The belief in a hierarchy of human value is sustained by keeping people apart. In cutting off Indigenous people from their rights to self-governance and controlling access to such basic resources as food and water, colonization is the original form of separation, and it serves to benefit white society. Within the TRHT Framework, separation is defined as the division of groups based on a particular characteristic, including race and/or socioeconomic status.


“We hold these truths to be self-evident, that all men are created equal, that they are endowed by their Creator with certain unalienable Rights, that among these are Life, Liberty and the pursuit of Happiness,” the preamble of the Declaration of Independence asserts. As the Truth, Racial Healing & Transformation TRHT Design Team acknowledges, “Unfortunately, the “certain unalienable Rights” and “Liberty” was not meant for those whose basic humanity had long been denied by the founders.”


For centuries, people of color in the United States have been denied equal access to Resources and opportunities. From the forcible displacement of Indigenous people, to the enslavement and exploitation of Black Americans, to the historic and present-day exclusion of immigrant groups and exploitation of people of color in the workforce, inequity is created and sustained in U.S. economic policies and practices.


Data, Social Determinants, and Better Decision-Making for Health

In April 2020, The Rockefeller Foundation and Boston University School of Public Health launched the Commission on Health Determinants, Data, and Decision-Making (3-D Commission) with the aim of creating a common language among health determinants, data science, and decision-making—both health and non-health related—toward the end of improving the health of populations.

Business Case for Racial Equity

Striving for racial equity—a world where race is no longer a factor in the distribution of opportunity—is a matter of social justice. But moving toward racial equity can generate significant economic returns as well. When people face barriers to achieving their full potential, the loss of talent, creativity, energy, and productivity is a burden not only for those disadvantaged, but for communities, businesses, governments, and the economy as a whole.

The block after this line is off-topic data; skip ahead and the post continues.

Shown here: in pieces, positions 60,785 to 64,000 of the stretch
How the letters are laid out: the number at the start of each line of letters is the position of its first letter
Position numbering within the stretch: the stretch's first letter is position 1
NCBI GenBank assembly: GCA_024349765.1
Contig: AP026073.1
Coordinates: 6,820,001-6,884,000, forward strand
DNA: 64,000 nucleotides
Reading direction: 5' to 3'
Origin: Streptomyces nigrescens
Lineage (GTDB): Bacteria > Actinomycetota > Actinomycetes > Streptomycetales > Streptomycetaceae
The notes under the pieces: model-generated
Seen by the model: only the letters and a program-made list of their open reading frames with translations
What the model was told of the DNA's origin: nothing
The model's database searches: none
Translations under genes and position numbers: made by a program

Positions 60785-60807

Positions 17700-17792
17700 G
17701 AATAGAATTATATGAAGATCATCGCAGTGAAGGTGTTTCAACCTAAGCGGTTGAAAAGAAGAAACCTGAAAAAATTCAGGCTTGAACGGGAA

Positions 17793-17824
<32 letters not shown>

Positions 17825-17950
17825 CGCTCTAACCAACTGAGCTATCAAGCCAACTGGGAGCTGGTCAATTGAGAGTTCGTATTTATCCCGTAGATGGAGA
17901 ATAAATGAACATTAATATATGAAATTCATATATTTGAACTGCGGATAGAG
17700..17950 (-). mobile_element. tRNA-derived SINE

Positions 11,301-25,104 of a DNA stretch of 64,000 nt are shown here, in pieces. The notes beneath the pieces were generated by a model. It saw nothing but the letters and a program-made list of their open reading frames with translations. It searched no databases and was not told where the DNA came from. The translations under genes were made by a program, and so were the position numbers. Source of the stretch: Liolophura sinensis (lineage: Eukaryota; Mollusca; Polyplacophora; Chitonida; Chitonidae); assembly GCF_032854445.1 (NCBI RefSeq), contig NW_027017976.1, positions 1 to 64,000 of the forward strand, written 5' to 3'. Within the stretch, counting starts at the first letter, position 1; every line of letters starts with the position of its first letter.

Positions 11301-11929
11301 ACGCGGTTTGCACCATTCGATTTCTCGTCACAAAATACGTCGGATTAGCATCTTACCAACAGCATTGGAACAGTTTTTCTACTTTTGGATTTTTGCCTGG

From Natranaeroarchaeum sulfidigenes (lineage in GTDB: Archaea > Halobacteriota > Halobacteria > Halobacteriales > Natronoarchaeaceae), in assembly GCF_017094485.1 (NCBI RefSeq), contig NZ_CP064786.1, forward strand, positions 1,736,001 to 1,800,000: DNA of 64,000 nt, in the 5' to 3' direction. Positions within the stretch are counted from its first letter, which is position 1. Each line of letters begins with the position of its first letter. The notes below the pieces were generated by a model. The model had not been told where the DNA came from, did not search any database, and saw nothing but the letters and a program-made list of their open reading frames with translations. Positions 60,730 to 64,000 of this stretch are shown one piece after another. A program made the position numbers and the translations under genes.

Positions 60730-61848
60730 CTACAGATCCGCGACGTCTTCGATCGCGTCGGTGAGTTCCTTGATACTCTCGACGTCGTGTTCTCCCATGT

The Neuroscience of Intergroup Relations

We review emerging research on the psychological and biological factors that underlie social group formation, cooperation, and conflict in humans. Our aim is to integrate the intergroup neuroscience literature with classic theories of group processes and intergroup relations in an effort to move beyond merely describing the effects of specific social out-groups on the brain and behavior. Instead, we emphasize the underlying psychological processes that govern intergroup interactions more generally: forming and updating our representations of “us” and “them” via social identification and functional relations between groups.

Dismantling Racism and Structural Racism in Academic Public Health: A Framework

The Association of Schools and Programs of Public Health (ASPPH), and our member Council on Education for Public Health (CEPH) accredited schools and programs, guided by principles of social justice, are committed to dismantling racism and ending the cultural and structural conditions that enable racism in academic public health institutions.